To fulfil the farm’s full potential, the farmer needs, besides a state-of-the-art RAS system, first-class RAS feeds and a proper feeding strategy for the best results. Being able to maintain a high daily feed rate is obviously what every fish farmer wants. Higher feed intake equals better growth. In Alltech Coppens, we developed a trout RAS guide that offers support to farmers in developing a successful production.
A RAS feed is characterised by high digestibility, leading to minimal amounts of faecal matter, and high protein retention that minimises ammonia excretions so that the filters can work more efficiently. Next to that, high palatability is required for good feed intake and a composition that allows optimal growth. In trout, for example, this means a high-energy feed with a rather low ratio between digestible protein and digestible energy (DP:DE). A true RAS feed makes a big difference for the water quality and final productivity of the farm.
Like always, overfeeding has to be prevented, as it unnecessarily pollutes the water, even in RAS. Therefore, a near satiation feed strategy is generally best, as it results in close to maximum performance with minimal risk of feed spilling. In this way, stable daily feed rates can be achieved, which benefit filter performance as well.
The basis of a good RAS feeds starts with the selection of only high-quality ingredients. Critical selection criteria include protein level, amino acid profile, energy level, fatty acid profile, digestibility and palatability. The ultimate goal is to maximise nutrient utilisation and minimise nutrient losses for optimal fish growth.
A RAS feed should not only satisfy the nutritional needs of fish, but the physical pellet properties should also minimise water pollution. Feed pellets and faeces must be firm and water-stable so that they do not dissolve in the water and can be effectively removed by the mechanical filter. This can usually be checked at the tank outflow.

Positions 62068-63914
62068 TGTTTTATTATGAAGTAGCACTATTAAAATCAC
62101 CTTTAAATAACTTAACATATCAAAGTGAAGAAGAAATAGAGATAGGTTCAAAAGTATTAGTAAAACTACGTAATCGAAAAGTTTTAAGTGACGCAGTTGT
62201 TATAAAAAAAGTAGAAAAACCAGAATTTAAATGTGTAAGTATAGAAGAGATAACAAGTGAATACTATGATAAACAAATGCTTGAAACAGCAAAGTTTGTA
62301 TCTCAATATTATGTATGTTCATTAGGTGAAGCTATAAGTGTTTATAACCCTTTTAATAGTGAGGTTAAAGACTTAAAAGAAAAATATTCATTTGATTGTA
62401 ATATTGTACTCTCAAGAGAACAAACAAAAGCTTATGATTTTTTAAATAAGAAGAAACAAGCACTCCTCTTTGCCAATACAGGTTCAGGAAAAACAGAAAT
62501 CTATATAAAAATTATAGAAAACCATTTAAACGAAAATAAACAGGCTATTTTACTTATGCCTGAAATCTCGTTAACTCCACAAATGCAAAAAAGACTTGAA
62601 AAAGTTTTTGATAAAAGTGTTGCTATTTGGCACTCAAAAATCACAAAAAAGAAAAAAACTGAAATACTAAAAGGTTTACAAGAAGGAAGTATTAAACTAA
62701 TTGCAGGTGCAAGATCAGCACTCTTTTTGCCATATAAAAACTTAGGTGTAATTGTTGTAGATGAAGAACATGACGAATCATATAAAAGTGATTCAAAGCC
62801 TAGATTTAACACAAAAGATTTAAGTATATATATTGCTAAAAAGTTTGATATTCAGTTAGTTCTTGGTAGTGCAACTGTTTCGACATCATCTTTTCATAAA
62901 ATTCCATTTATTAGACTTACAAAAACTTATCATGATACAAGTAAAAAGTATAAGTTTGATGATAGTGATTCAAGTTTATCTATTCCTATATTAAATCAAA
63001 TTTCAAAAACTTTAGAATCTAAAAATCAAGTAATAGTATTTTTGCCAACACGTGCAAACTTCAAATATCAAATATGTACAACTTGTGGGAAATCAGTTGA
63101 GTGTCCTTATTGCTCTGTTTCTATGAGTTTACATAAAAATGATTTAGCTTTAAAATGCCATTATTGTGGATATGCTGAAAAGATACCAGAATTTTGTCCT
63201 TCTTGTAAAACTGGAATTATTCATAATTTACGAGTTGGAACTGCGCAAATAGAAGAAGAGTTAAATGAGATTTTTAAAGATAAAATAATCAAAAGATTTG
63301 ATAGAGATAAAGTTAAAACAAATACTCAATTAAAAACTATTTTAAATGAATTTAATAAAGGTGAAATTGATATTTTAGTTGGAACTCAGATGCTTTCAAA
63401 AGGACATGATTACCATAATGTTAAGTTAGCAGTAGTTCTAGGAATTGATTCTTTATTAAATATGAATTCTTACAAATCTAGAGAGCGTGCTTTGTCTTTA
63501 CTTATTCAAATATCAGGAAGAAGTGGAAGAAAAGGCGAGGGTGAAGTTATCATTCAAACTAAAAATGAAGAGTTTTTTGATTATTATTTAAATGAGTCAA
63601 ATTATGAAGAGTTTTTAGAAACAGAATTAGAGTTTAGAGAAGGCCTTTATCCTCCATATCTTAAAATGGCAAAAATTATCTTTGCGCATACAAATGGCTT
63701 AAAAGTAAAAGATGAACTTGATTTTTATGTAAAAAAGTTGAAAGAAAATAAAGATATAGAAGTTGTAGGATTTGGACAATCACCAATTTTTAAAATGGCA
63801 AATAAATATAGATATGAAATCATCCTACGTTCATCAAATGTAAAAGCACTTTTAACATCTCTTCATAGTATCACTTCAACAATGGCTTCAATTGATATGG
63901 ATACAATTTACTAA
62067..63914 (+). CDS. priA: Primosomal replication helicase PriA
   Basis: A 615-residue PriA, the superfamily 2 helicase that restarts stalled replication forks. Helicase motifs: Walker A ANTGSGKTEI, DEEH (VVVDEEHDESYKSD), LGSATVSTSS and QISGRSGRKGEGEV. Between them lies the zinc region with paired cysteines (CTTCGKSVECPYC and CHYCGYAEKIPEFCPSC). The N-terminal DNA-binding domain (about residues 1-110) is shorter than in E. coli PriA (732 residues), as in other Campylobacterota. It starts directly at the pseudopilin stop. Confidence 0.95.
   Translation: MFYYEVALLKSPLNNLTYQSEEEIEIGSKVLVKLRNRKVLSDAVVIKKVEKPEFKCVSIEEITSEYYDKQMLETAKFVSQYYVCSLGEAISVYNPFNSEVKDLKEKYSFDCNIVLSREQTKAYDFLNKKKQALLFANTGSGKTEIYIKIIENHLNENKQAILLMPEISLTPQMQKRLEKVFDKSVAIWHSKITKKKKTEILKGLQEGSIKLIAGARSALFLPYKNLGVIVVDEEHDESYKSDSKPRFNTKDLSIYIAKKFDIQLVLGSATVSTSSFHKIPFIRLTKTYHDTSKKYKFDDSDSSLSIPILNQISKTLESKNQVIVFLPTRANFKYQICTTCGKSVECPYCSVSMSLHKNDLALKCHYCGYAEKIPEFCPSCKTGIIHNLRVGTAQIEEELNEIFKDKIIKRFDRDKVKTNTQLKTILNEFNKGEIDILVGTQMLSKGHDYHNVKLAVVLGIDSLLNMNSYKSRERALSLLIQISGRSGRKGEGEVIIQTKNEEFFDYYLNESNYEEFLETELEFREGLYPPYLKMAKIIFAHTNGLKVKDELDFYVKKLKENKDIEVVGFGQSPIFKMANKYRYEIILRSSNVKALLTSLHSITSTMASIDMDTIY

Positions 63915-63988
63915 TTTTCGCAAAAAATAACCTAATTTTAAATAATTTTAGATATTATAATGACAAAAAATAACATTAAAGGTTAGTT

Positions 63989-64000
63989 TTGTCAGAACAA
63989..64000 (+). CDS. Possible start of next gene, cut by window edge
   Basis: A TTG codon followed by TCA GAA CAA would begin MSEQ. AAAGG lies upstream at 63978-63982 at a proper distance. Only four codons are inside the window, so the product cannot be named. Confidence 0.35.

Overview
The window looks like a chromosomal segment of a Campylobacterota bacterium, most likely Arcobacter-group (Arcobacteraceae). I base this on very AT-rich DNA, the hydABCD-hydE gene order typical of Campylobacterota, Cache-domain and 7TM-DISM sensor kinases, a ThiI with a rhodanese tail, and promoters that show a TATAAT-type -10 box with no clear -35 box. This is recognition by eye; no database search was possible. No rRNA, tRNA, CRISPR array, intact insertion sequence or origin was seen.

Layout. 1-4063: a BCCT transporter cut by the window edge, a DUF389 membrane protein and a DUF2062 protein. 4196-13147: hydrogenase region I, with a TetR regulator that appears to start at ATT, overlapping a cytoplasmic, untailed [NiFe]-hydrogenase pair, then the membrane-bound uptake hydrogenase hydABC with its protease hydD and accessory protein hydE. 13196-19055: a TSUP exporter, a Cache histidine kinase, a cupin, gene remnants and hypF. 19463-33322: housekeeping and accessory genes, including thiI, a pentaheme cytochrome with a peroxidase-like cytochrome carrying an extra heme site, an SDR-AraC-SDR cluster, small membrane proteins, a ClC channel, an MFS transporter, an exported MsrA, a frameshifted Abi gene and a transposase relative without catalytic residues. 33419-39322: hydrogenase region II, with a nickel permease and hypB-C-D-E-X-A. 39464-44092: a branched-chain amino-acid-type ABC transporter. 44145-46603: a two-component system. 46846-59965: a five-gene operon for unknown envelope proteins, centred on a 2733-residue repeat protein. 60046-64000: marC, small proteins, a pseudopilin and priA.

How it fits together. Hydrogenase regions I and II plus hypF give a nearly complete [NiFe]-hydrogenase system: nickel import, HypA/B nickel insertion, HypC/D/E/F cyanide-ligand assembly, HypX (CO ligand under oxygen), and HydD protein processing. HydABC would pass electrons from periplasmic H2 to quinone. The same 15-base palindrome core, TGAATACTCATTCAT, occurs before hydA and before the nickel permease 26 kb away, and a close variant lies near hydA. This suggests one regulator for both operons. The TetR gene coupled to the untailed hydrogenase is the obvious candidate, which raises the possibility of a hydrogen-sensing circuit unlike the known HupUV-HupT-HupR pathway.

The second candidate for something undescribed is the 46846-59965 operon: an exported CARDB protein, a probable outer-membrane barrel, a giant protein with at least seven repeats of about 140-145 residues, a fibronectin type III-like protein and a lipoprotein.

Feed pellets need to be firm and durable so that they can withstand the friction they are exposed to in feeding and transportation systems. This is essential so that dust generation can be minimised. Fish cannot consume dust; it will pollute the water and irritate the gills. Sinking speed is also important. The pellet should sink slowly so that all fish in the tank have enough time to eat the feed. This helps to distribute the pellets to the whole batch of fish evenly and minimises uneaten pellets and growth differences.
The future of RAS farming
Pollution control and water reuse in RAS make it a very sustainable way of farming fish and has great future potential. The amount of water required in RAS to produce trout or other fish is much lower than in traditional systems.
Although RAS farming has already undergone much intensification and professionalisation, further development will result in an even higher level of sustainability. Proper design and management of RAS, optimum RAS feed quality and correct feeding management are essential for successful and sustainable fish production. In this way, we take proper care of our planet and contribute to a Planet of Plenty™.
To get a better insight into the optimal operation and function of a RAS, it is crucial to know the fundamental requirements. Find out more on www.alltechcoppens.com/ras-guide, where you can request a complete guide on trout farming in RAS.